Utah finishes sixth in NCAA gymnastics finals

Utah Utes bumble on balance beam, finish last in national finals.
This is an archived article that was published on sltrib.com in 2010, and information in the article may be outdated. It is provided only for personal research purposes and may not be reprinted.

Just when it seemed Utah's gymnastics team had tamed the balance beam, it shook the Utes off like an ornery bronco that was just waiting for them to let down their guard. It stomped their hopes of an NCAA Championship in the dust for good measure.

The Utes knew they had to be perfect Friday to have any shot of winning their first crown since 1995. Instead they slipped from that goal, suffering two falls and a major break on the balance beam.

The mistakes left the Utes (19-10) in sixth place with a 196.225 while UCLA won the title with a 197.725.

The finish was the Utes' lowest since they were sixth in 2004. Since then the Utes have finished third twice and second three times.

"We were just on fire on bars, I couldn't have been more pleased," Utah coach Greg Marsden said. "Then we went to beam and rushed things. They were just rushing things and trying too hard, which is what we've been known to do on that event."

Chances are the Utes wouldn't have won anyway because they were in third after the first rotation despite a very respectable 49.3 on the uneven bars with every gymnast scoring 9.8 or higher.

The effort simply wasn't good enough to match the fireworks UCLA was setting off on the vault, and Oklahoma's effort on the floor.

The Bruins started with a 49.475 on the vault and the Sooners, making their first appearance in the Super Six, started with a 49.425 on the floor. Alabama, Stanford and host Florida all had small breaks that put them behind the three leaders.

The Utes' solid opening left them with a strong chance of finishing among the top three, which would have been a satisfying accomplishment given the inconsistent season the Utes have experienced, but the balance beam wiped out that hope.

"That is gymnastics," senior Annie DiLuzio said. "Yesterday there were falls and tonight there were falls. It was really hard but it was good to have a bye right after beam for us to get back up. Nobody thought we'd be at nationals anyway and we wanted to just enjoy the moment and the team."

If there was any positive to take from the Utes' effort Friday, it is that they didn't let the poor performance on the balance beam ruin their other events. The Utes posted a 49.225 on the floor and finished with a 49.275 on the vault.

"I couldn't be more proud of the team and the way they came back and finished the meet," Marsden said. "It was a difficult situation, we were disappointed, but I'm glad we had the bye to gather ourselves and come back out and finish it off like Utes."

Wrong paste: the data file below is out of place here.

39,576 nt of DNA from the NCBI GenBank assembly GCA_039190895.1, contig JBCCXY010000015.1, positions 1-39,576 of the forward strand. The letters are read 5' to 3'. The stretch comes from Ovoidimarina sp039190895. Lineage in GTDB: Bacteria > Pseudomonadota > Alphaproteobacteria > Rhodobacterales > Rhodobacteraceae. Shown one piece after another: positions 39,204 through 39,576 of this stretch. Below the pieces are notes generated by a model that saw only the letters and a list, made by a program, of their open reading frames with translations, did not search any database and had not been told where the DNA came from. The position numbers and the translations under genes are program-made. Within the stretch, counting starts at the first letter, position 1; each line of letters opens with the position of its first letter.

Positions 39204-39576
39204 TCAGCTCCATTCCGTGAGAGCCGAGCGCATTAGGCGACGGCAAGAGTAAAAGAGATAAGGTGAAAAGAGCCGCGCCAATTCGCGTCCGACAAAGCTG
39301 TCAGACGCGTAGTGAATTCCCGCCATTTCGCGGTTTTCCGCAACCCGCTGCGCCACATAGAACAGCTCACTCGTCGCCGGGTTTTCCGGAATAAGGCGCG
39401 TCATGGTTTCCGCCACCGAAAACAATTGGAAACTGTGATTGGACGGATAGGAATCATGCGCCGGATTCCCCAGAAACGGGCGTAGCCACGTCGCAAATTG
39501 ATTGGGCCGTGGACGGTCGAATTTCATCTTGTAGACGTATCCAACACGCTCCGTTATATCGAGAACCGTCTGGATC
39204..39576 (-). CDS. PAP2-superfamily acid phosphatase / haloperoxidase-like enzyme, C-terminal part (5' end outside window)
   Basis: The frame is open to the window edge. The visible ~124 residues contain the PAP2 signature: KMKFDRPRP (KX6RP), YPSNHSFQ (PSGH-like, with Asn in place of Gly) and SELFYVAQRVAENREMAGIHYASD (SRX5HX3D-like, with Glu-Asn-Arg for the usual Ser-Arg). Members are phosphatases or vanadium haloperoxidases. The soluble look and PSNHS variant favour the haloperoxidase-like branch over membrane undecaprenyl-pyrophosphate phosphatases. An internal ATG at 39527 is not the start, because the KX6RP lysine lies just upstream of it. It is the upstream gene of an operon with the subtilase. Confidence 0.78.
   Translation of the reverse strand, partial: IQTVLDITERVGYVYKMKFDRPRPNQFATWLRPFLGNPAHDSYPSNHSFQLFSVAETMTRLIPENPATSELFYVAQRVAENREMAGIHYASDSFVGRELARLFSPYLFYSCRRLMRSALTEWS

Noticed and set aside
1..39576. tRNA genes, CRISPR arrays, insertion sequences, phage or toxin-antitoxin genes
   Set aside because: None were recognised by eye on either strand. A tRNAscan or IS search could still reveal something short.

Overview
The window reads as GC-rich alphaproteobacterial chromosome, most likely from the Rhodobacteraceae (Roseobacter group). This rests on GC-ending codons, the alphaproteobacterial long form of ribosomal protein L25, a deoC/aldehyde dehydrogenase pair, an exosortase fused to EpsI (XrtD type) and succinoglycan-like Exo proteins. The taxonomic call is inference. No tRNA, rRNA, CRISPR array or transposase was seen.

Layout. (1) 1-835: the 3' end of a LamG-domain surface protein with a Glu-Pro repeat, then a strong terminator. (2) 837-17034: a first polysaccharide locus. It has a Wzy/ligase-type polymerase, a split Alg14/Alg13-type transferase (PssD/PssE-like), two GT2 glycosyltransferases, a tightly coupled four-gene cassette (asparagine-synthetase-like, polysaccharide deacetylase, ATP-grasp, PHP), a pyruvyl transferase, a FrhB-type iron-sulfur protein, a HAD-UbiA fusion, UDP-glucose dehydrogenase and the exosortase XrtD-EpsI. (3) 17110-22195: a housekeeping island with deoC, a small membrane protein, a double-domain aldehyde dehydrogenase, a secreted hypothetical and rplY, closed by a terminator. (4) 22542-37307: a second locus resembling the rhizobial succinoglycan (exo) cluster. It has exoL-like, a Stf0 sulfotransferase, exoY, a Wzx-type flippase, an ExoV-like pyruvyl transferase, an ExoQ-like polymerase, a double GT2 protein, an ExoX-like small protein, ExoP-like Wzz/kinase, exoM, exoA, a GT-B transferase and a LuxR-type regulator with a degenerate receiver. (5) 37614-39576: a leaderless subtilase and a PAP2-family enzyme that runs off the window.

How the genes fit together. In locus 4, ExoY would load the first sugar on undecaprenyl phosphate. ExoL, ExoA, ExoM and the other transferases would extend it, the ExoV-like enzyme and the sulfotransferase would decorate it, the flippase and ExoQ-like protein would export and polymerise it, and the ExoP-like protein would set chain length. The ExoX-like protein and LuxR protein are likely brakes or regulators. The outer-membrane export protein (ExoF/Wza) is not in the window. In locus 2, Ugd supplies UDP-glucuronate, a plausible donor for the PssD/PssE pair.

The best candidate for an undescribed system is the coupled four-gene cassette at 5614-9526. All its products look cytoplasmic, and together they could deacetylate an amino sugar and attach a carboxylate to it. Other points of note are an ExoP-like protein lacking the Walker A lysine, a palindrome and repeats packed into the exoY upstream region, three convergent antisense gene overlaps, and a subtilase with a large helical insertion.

While the Utes were struggling to a bittersweet ending, the Bruins continued their tear through the competition to claim their first title since 2004. The Bruins have failed to qualify for the Super Six the last two years.

Prior to Friday's competition, UCLA coach Valorie Kondos Field talked about the Bruins' efforts to be among the elite again as a "hard road," but they made their path to the title look easy and smooth Friday.

The Bruins never trailed, never suffered any breaks and never showed any of the nerves that their competitors did.

Kondos Field said her team's goal from the start of the season was to not have any regrets, and they maintained that focus through the year and through the final night.

"This championship means a lot more to me than the other five did because the other five came in one quick succession, it was basically one team," Kondos Field said. "To go down and literally build back up was very rewarding as a coach."

Florida, the host team, seemed to crumple under the pressure of competing at home and suffered several mistakes and was never in the race for the title after the first rotation.

"All season long they weren't bothered by pressure at all, and this weekend they had a different look on their faces," Florida coach Rhonda Faehn said. "They were uptight and that pressure got to them."


Not-so-super sixth


In short » The Utes have a chance at a podium spot, but mistakes on the balance beam drop them out of the running.

Key moment » Daria Bijak and Jamie Deetscreek suffer back-to-back falls on the beam to force the Utes to count a low score.

Key stat » Utah goes from having the highest balance beam score in the afternoon preliminaries (49.25) to the lowest team score Friday.

Utah by events

EventTeam totalHigh scorer
Uneven bars49.3Daria Bijak, 9.9
Balance beam48.425Kyndal Robarts, 9.9
Floor49.225Annie DiLuzio, 9.9
Vault49.275Daria Bijak, 9.925

Utah's last five NCAA finishes